Moses

 

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  • 2 years later...
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Hi, BadDecisions...I'm not sure where wrecks2020 went with this project.  We covered the VM and Dakota/Liberty components thoroughly.  The changes involving CAN-Bus and other concerns deepened the project.  Is your 2006 Dakota an automatic?  If so, there is the PCM/TCM module issue discussed at length with wrecks2020.

The Cummins engine is an option but very costly.  A swap into a TJ Wrangler can run $16K-$20K with adapters, and this currently only works with a manual transmission.  Advance Adapters took the Cummins to an AX15 adaptation (5-speed manual) then stopped there due to lack of demand.

I did a lengthy piece at the magazine on the use of a Cummins 4BT or 4 ISB in a conversion.  This is a commercial grade four-cylinder or Ram truck bellhousing pattern, which does provide some room for automatic and manual transmission applications. We're back to the wiring/PCM/TCM interface again.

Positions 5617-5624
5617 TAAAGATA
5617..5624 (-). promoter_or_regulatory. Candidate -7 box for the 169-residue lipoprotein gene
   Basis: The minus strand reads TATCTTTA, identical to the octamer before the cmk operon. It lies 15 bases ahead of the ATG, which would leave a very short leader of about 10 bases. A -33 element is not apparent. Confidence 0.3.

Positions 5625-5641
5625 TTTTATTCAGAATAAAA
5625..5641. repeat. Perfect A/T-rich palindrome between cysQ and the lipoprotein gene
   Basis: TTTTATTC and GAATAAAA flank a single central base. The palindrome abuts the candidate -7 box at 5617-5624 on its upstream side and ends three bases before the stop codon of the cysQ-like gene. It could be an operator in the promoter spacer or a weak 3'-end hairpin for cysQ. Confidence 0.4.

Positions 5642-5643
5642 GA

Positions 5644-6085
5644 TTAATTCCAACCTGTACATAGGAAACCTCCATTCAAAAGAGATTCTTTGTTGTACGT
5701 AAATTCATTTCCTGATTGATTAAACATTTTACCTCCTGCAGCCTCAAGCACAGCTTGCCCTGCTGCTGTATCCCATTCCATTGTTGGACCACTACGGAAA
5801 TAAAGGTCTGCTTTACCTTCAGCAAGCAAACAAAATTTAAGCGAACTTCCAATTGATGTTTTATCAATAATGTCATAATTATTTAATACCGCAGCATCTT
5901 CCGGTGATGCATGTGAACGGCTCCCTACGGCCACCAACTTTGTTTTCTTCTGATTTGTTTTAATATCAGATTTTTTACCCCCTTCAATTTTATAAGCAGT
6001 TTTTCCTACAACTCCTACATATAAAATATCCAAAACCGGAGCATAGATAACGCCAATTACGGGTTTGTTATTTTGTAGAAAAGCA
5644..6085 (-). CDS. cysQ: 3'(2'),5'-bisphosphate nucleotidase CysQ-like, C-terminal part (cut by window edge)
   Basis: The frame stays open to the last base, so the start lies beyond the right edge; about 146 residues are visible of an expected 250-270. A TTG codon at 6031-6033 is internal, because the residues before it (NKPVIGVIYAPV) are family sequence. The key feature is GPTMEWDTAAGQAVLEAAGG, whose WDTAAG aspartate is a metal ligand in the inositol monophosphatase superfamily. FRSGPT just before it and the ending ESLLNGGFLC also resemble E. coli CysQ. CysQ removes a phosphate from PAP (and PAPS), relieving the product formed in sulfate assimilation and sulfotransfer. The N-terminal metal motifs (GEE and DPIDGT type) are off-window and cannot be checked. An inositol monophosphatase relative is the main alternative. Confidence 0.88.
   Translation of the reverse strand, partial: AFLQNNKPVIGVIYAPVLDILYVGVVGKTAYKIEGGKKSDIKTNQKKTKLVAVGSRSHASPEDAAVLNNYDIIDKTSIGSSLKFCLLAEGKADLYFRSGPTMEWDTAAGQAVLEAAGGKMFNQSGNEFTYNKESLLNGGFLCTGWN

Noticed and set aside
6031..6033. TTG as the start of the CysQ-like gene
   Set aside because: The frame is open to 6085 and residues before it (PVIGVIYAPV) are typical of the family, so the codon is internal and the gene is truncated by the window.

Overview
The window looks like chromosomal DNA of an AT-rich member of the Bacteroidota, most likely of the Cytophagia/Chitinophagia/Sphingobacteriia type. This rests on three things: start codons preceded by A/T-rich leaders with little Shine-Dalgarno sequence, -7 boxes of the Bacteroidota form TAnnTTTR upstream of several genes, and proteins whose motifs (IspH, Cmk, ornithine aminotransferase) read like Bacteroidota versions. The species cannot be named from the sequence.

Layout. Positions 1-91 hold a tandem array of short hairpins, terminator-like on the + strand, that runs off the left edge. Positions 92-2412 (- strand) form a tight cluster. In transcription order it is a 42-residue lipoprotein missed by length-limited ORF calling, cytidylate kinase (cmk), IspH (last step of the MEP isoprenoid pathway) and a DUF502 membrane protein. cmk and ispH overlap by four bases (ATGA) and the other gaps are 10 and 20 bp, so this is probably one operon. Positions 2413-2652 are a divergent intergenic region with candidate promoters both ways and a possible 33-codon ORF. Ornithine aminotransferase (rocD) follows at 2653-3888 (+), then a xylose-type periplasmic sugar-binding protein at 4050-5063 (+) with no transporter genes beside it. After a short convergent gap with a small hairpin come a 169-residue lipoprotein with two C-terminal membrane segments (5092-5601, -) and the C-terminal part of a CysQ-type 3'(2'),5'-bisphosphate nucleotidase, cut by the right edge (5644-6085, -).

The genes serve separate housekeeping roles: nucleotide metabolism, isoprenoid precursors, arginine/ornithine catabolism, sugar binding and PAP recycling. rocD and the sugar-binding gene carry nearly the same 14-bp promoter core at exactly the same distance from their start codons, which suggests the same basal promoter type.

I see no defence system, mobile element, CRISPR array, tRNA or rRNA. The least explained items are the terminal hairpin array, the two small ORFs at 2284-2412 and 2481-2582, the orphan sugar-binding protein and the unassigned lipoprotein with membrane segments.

You may find this article and my conclusions helpful.  Any of these diesel swaps are expensive, which raises the bigger question whether the cost will amortize in enough fuel savings over time to pay for the swap.   Then there are emission requirements in many states, which I address at length in the article:

https://www.4wdmechanix.com/Cummins+4BT+and+4+ISB+Diesel+Engine+Conversions

At present, I'm in a holding pattern about swapping an R2.8L Cummins engine into our 1999 XJ Cherokee 4x4.  This is an AW4 (Aisin) automatic with no adapter currently available.  The AW4 has a mechanical cable throttle pressure valve (TV) rather than electric/electronic.  Advance Adapters recommends the use of a GM 700R-4 in this kind of swap, which they can mate to the Cummins R2.8L with some creative adapters.  Or I could convert the XJ to a manual transmission and readily adapt a new AX15 unit to the R2.8L Cummins.  Advance Adapters is direct sales for the Aisin AX15 and has components for mating an AX15 to the R2.8L Cummins.